Monday, October 17, 2011
Making a movie about terminal illness can be like walking a tightrope. Walk the line beautifully and you can make something powerful such as Terms of Endearment or Longtime Companion. Lose your balance and you end up with a noble movie no one wants to see (Funny People) or you fail outright (Autumn in New York, Sweet November, too many movies on Lifetime).
Two movies in theaters right now deal with the prospect of imminent death: 50/50 starring Joseph Gordon-Levitt and Restless, directed by Gus Van Sant. 50/50 walks its line gracefully, resulting in one of the most affecting films of the year. Restless, on the other hand, made me feel that very way.
Having Seth Rogen in your movie cracking jokes about the Big C may put some people off on first blush. But, in a refreshingly rare instance, the 50/50 trailer doesn't tell the whole story. Rogen has been close friends with Will Reiser, who was diagnosed with cancer at an appallingly young age. This film is based on their real-life experiences.
What makes the film work is that even though it's viewed through the lead characters' eyes, it's just as much about how his illness affects other people: How it forces Rogen's character to be more than a wisecracking jack-ass, how it forces his hovering mother (Anjelica Huston) to relinquish a little control, and how it exposes the true character of his girlfriend, played by Bryce Dallas Howard.
As I noted recently, Howard's turn as an odious social climber in The Help may cause her to be typecast as snotty bitches, and I'm sure 50/50's release so soon after The Help is by accident and not design. Yet to Howard's credit, her character is not inherently bad, it's more that she goes in over her head. The dynamics between her and Gordon-Levitt set the tension in the film.
Counterbalancing that tension is Anna Kendrick, who plays his inexperienced therapist, who, if memory serves, is actually younger than her patient. It seems like a contrivance that a patient with a rare form of cancer would be sent to a "teaching hospital," but the relationship that develops is touching enough that I didn't mind.
In her Oscar-nominated role in Up in the Air, Kendrick played a woman with a brittle exterior masking a sensitive interior. Here, she plays the inverse: an outwardly sensitive woman who tries to put on an "impartial" exterior that is ill at ease with her heart. She's a fascinating character, and her pairing with Gordon-Levitt elevates 50/50.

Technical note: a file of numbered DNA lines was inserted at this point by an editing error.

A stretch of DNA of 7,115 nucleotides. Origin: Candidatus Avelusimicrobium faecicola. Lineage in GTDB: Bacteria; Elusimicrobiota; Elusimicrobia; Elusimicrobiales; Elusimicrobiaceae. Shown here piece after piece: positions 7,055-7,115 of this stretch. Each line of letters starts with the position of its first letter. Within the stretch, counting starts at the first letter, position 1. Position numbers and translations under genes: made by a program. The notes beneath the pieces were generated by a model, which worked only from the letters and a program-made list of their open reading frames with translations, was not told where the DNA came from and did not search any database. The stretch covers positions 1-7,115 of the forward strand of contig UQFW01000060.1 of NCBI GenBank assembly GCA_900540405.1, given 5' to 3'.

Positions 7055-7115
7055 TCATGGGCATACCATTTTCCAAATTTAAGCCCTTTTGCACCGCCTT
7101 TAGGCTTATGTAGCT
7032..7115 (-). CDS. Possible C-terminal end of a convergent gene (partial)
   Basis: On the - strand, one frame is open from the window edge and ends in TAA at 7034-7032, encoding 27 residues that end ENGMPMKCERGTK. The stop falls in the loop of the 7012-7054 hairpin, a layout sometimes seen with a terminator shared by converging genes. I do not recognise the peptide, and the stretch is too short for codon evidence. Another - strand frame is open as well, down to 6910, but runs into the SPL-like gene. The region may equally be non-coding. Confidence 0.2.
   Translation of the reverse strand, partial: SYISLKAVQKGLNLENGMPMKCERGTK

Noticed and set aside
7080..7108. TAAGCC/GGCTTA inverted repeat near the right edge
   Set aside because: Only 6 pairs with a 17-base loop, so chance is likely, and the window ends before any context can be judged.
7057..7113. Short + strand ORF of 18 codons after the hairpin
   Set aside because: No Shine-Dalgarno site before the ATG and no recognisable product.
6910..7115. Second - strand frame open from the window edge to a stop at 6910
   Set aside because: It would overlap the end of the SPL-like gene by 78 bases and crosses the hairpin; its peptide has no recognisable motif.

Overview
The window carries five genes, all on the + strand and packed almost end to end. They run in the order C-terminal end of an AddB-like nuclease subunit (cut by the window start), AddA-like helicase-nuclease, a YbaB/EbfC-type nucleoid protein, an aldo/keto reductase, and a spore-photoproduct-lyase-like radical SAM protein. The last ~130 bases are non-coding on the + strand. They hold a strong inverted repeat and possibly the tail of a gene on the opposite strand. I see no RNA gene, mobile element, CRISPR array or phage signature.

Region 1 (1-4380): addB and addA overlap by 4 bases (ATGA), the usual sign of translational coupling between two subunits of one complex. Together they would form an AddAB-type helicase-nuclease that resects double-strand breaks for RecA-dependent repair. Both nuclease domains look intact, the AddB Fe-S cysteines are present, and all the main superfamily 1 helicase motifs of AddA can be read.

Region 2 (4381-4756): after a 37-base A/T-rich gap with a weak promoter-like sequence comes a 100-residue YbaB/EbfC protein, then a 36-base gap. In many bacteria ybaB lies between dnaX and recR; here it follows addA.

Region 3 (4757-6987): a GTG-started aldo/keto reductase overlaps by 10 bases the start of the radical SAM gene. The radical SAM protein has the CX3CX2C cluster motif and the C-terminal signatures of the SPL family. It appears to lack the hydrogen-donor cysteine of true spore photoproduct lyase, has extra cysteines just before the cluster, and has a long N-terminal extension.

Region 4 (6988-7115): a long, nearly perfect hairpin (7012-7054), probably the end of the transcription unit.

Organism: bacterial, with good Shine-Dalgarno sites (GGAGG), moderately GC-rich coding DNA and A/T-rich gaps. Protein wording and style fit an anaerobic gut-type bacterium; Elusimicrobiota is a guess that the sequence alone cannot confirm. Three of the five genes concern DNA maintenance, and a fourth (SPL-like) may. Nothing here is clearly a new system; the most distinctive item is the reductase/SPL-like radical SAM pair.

Another young actress I very much admire, Mia Wasikowska, was my primary draw to Restless. She was the best thing about Tim Burton's muddled Alice in Wonderland, I loved her supporting work in The Kids are All Right, and her lead turn in this year's Jane Eyre. Unsurprisingly, I loved her character in Restless, but surprisingly, I rather disliked the movie.
The film's director is Gus Van Sant, who seems to be going for the sort of quirky/morbid vibe found in Hal Ashby's Harold and Maude. What we get instead is an uncomfortable amalgam of Van Sant's mainstream hits (Good Will Hunting) and his more offbeat, indie fare (Paranoid Park).
Wasikowska shines in her part as a free spirit who has three months to live. She has taken to crashing funerals with a forlorn young man (Henry Hopper, son of the late Dennis) who had his own brush with death when his parents were killed in a car crash that sent him into a coma. He recovers physically, but not mentally until Wasikowska comes his way.
Wasikowska's Annabel is quirky but utterly lovable. She's the sort of person you want to hug for a long time. That being the case, many of the scenes with the couple are heartwarming.
Unfortunately, Van Sant and writer Jason Lew fail to find a shape for the material. They can't decide between straight ahead teenage angst and self-conscious oddity, and too often, the latter rules the day. Take, for example, the Battleship games Hopper always loses with his imaginary friend, who is a Japanese kamikaze pilot ghost.
See what I mean?
I didn't want Wasikowska to die. But I must confess that when the film came to its end, I was rather relieved. In an incredible coincidence, one of Restless' producers is a Bryce Dallas Howard - whom I hope in the future will be as good at picking scripts as she is playing unsympathetic women.